(Japanese names are presented western style, family name last, except for historical figures and bibliographic entries.)
If you are reading this at the Virginia Summit, welcome! If you are missing
the 4th Summit, do not fret, we will be reporting on its events in our next
Putting an American/Japanese program together always raises first questions. For example, we were asked to respond to Japanese interest with an October 8 afternoon session on "Crime and Violence." But how can we Americans ever inform Japanese of the enormous complexities that lie behind the headlines about American violence they see every day in their newspapers? And do it in an interesting and memorable way?
How can Americans portray the real sympathy we have for the half dozen
or so Japanese who have died in violent ways in the United States in recent years while at the same time giving our Japanese guests some idea of the real range and depth of our problem? American crime is overwhelmingly black-against-black and the bitter fruit of our failure to achieve a functioning multiracial
and multiethnic society. Even the violence in the heart of the white Louisiana
butcher who killed Hattori Kun was undoubtedly inspired by racial tensions.
It is our national shame that so many of our ideals have remained empty
of fulfillment for so long after they were written down -- mostly by Virginians.
Nevertheless, no American who cares about this country has any choice but
to continue working, amidst the horror of violence by guns, at what often seems
the almost impossible task of bringing our society into accordance with our ideals.
It has always been very difficult to interest Japanese in the social problems
of this huge and chaotic country, although Japanese have always been fascinated with the creative sparks thrown off by the American ferment. With the let down to the Japanese psyche following the end of the "Bubble," there seems to be interest in inspiring more American-style "creativity." But will the Japanese
be willing to study the ways problems and conflicts throw off the bright sparks?
As this is written, it seems that American creativity will be most on
display at the 4th Summit in the "Modem Networking" session. We will try to introduce the messy but fertile view of Japan as seen on the "Information Superhighway." There are many creatively honest American comments about Japan on the "highway." Some could help unleash Japanese creativity in new ways.
We in the American Manjiro Society are deeply appreciative of the extensive support we have received from our counterpart Manjiro/Whitfield Center in Japan and from such benefactors among Japanese subsidiaries in the US as Canon Virginia, Inc. and Sumitomo Machinery, Inc. But we also feel a high responsibility for obtaining the support from Americans that will make this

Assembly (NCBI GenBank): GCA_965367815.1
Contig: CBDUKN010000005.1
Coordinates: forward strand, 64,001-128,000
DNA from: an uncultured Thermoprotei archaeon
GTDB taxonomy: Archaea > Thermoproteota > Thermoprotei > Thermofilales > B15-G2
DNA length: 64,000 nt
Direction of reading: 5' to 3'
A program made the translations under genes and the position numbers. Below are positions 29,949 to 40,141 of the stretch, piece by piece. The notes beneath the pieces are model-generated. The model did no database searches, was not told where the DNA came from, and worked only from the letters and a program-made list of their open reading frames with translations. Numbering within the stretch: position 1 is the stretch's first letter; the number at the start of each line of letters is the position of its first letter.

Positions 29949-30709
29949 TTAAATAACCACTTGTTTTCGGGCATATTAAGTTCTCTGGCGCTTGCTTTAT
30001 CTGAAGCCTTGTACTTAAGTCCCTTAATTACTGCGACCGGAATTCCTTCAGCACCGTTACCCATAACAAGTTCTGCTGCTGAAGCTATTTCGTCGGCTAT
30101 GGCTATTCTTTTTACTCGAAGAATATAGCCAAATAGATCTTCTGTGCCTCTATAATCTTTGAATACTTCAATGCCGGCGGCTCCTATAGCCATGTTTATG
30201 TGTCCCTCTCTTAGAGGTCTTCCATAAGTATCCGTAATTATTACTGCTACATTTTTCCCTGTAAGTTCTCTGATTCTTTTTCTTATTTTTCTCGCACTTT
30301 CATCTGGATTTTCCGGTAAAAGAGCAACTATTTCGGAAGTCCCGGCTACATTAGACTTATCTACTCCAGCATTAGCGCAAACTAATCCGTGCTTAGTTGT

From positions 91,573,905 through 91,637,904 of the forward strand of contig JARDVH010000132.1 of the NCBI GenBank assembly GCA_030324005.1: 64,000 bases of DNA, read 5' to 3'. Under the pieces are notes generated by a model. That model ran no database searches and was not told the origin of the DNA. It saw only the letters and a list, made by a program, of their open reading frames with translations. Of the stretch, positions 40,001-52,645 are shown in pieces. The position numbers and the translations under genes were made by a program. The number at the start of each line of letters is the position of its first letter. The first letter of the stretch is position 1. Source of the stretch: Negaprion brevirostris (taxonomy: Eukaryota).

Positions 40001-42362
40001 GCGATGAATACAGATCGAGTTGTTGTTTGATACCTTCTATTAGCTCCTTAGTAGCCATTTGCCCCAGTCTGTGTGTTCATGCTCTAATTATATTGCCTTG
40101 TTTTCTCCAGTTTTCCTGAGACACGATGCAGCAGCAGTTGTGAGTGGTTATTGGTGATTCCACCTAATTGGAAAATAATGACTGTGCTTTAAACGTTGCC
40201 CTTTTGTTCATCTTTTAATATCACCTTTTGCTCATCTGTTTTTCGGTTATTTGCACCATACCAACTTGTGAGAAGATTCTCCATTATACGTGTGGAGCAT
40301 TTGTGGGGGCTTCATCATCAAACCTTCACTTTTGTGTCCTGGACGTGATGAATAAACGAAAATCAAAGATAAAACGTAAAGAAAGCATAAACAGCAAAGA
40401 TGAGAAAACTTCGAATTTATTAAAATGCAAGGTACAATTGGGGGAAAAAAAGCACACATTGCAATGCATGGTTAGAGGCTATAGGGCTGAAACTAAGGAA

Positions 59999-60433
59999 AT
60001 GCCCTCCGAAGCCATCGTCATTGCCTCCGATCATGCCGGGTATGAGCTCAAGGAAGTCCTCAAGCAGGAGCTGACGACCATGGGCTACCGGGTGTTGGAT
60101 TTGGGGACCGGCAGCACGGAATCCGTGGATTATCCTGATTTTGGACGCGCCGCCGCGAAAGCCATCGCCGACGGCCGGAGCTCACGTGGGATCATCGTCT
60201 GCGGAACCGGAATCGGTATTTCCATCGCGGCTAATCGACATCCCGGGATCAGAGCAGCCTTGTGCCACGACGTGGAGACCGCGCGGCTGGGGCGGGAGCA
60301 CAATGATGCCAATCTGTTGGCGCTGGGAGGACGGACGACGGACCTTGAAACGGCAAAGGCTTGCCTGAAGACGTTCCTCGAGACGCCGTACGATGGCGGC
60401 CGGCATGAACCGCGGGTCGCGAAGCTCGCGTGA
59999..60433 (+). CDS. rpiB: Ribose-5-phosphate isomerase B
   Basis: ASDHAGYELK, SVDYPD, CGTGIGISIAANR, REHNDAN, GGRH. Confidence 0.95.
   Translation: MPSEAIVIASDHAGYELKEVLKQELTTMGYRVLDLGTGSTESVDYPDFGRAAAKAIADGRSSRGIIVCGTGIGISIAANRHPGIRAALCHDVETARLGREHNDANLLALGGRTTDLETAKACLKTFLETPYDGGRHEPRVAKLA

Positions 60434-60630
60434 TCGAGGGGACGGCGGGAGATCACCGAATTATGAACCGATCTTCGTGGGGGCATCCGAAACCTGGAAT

effort genuinely mutual. We Americans have had to approach American companies on our own, because Japanese corporate leaders in the US who have contributed to American charitable campaigns are still shy about asking in
return for contributions to American understanding of Japan.
I am delighted with the way members of the American Society's board have
fulfilled their responsibilities. We are particularly grateful to Mr George
Knox and the Philip Morris Companies Inc for their path breaking grant of $10,000 for the underwriting of our Society's participation in the Summit.
The Honorable Ichiro Ozawa, Member of the House of Representatives, Chairman, The John Mung/Whitfield Commemorative Center for International Exchange
Greetings from your counterpart organization in Japan, the John Mung/Whitfield Commemorative Center for International Exchange. How inspiring to recall John Manjiro's encounter with the United States more than a hundred and fifty years ago! It was the first people-to-people exchange between Japan and the United States, and took place twelve years before Commodore Perry and his "Black Ships" forced open Japan's doors.
Japan in Manjiro's day was an isolated, feudal society, divided into rigidly
separate classes. If you did not belong to the samurai, the warrior class, you
almost no chance of education or of advancement. Had Manjiro not been
shipwrecked and saved by an American whaling ship, he would have lived and
died as a simple fisherman who had to get down on his hands and knees every
time a lordly official passed by.
By taking Manjiro into their home, Captain Whitfield and his family opened
this mid teen-ager's eyes to a society in which everyone had the right to be educated and everyone could aspire to be President. Manjiro took that vision home with him to Japan and did his utmost to help transform his country into a modern state, open to fresh breezes from across the seas.
Today, we in Japan need to complete Manjiro's vision -- not by adopting
more American ways, but rather by dropping the mental isolationism that so many of us still subconsciously practice. Physically, Japan is indissolubly linked
with the rest of the world. But in our own thinking, we still cling to the notion
of a cosy consensual society, within which only Japanese are insiders and everyone else is an outsider.
My interest in the work of the Manjiro Societies on both sides of the
Pacific derives from my conviction that we need the stimulus of grassroots exchanges to bring about a true change of consciousness in Japan. The October Summit in Williamsburg, Virginia is a wonderful opportunity to reaffirm Manjiro's ideals and their ongoing relevance to Japanese-American relations. Although it coincides with a critical moment in Japanese domestic politics, which requires my own continuous participation, I recognize the crucial importance of the Summit and shall make every effort to